Or suppose some kid decides to cut off a line of autonomous vehicles and then slam on his brakes, just for "fun" to see the robot cars all pile into each other?   You might think this is farfetched, but I've seen this happen on YouTube - motorcyclists cutting off trucks and slamming on their brakes in some sort of road-rage incident.   It even happened to me, once, when some dweeb in a BMW bike rode my blind spot for ten miles (smart move) and when I waved him on to pass (with less than all five fingers) he pulled in front of me and slammed on his brakes - a totally dumb move that could have left him dead and me buffing a small scratch off my bumper. 

 People do idiotic things, we should assume that.  And the problem for autonomous vehicles won't be the technical ones, but the social ones - just as the colonization of space will present enormous technical hurdles, but even worse social hurdles.   How would an autonomous Uber taxi work out?  You call the car, it drives itself to you, and you find out the previous user threw up in the back seat - or left all his McDonald's wrappers in there.   It already has happened in New York City with "Zipcar" (remember that?  It was supposed to be the wave of the future as well!).   People show up to rent their Zipcar and find the interior trashed by the previous user.  It then comes down to a he-said, she-said argument as to who left the trash in the car, usually with the trashy person winning in the end.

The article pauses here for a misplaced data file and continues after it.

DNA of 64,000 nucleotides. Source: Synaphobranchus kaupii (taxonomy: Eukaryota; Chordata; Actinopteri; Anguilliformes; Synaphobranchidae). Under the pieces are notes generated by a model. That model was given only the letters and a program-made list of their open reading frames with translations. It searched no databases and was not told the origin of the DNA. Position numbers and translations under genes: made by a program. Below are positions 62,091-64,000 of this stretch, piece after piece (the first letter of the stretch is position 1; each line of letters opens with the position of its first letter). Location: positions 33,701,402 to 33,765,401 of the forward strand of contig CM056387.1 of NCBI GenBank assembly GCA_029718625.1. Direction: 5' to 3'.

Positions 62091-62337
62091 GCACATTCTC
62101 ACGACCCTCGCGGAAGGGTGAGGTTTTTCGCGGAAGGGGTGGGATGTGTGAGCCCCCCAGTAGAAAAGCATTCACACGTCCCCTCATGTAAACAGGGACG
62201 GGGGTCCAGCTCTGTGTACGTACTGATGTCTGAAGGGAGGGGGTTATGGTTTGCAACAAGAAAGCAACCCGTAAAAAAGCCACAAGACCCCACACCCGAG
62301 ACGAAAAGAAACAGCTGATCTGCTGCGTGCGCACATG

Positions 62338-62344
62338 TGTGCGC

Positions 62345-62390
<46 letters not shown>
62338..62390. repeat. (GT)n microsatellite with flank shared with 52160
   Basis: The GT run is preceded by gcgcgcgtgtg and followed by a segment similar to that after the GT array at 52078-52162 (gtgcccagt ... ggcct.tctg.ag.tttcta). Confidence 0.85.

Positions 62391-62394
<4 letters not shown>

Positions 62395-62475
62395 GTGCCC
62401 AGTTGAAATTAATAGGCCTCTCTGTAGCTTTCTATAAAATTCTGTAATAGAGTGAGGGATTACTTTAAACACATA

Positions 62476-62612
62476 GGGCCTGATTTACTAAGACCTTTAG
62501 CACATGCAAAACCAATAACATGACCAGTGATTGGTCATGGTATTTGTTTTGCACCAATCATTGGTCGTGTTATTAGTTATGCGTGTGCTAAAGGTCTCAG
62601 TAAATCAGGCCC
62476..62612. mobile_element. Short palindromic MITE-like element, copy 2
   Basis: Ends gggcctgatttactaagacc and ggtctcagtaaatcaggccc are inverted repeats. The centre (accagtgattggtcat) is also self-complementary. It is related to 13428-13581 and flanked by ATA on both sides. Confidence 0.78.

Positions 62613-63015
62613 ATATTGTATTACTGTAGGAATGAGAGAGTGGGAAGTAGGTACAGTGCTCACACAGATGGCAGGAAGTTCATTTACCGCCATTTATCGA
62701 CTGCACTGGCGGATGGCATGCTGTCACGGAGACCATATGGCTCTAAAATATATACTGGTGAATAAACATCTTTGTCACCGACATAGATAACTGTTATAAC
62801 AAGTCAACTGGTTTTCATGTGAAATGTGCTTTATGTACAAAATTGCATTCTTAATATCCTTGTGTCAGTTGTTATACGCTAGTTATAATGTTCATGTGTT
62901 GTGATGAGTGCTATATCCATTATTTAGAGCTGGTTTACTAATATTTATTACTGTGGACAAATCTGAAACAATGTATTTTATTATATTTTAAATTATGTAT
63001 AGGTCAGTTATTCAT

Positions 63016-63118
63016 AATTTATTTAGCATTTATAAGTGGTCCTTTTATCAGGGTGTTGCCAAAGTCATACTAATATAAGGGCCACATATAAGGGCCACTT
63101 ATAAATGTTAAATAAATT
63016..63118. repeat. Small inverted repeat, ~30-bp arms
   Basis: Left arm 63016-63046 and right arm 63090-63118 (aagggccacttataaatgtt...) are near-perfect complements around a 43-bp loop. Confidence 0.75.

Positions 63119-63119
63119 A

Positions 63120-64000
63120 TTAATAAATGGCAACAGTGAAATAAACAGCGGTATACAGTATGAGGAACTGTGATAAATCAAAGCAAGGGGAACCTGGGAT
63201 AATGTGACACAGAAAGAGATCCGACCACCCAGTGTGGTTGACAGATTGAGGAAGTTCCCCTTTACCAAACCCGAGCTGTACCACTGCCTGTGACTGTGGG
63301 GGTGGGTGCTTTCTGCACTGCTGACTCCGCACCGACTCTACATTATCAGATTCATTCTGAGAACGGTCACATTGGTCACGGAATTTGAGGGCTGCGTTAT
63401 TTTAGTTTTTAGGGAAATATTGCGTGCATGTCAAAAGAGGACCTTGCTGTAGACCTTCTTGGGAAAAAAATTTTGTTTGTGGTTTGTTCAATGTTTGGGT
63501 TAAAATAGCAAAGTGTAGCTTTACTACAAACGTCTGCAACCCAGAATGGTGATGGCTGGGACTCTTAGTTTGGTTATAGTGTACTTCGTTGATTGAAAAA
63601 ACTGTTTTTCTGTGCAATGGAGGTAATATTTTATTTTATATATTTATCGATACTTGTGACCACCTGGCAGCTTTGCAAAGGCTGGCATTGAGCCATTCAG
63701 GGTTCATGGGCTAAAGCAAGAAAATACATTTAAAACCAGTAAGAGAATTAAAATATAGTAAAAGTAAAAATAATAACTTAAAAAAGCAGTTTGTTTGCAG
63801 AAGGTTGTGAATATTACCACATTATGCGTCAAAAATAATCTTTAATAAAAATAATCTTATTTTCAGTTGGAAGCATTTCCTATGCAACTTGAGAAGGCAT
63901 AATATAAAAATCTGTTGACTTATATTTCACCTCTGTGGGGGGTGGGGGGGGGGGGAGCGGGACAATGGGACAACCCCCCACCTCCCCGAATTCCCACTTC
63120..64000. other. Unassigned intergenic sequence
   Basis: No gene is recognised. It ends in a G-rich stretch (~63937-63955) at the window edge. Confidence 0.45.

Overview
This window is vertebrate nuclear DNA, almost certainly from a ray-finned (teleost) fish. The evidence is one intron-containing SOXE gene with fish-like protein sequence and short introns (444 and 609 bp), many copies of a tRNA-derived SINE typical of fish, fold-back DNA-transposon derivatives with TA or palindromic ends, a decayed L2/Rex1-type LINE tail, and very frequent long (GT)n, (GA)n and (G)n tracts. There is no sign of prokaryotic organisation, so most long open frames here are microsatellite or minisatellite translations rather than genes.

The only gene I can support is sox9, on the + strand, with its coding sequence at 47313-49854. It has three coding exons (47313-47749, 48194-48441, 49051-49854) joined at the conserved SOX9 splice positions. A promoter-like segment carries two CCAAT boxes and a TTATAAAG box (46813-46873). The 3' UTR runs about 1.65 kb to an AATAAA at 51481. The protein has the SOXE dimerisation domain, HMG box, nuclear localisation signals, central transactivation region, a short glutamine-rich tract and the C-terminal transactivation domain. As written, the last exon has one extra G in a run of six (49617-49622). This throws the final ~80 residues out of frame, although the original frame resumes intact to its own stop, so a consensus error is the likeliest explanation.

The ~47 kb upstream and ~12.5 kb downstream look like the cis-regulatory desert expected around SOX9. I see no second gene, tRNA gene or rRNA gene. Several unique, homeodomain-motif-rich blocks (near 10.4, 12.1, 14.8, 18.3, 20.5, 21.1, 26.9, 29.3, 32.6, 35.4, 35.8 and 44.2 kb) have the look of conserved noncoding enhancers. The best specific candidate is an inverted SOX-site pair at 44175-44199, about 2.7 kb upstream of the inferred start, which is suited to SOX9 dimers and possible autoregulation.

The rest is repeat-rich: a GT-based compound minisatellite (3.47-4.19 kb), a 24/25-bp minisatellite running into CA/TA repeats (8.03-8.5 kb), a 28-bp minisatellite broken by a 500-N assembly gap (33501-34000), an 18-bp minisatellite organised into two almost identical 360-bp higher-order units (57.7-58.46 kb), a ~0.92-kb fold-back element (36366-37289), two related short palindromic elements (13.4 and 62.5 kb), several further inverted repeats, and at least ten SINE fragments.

And of course, there will be people who will stage accidents with robotic cars, claiming injury, perhaps with the aid of a friend who cuts off the robotic car and zooms away.   That much is predictable.